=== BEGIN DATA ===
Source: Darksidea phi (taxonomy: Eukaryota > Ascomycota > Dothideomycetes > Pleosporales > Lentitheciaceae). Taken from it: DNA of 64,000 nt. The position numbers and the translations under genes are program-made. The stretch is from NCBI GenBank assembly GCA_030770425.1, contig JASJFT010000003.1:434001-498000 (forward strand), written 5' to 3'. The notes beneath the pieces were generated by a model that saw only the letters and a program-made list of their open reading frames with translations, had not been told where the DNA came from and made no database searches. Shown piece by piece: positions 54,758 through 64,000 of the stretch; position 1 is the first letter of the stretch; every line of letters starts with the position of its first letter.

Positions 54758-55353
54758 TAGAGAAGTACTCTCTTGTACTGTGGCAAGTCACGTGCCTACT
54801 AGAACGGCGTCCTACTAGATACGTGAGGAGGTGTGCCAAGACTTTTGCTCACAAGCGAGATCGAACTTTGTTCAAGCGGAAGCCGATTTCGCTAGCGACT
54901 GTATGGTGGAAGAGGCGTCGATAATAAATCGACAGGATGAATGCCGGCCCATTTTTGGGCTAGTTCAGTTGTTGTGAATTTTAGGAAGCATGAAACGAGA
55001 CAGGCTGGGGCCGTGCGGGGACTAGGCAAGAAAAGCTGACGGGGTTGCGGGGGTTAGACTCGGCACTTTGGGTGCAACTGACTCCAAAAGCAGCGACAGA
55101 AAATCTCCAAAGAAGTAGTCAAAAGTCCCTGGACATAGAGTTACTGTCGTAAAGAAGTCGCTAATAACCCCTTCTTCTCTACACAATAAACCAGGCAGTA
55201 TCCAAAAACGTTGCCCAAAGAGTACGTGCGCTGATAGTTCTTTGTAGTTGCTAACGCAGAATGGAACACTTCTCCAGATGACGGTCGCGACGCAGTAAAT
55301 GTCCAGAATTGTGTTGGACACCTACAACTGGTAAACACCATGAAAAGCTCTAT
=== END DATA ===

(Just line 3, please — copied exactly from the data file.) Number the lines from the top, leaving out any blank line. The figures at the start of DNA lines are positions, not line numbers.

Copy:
54758 TAGAGAAGTACTCTCTTGTACTGTGGCAAGTCACGTGCCTACT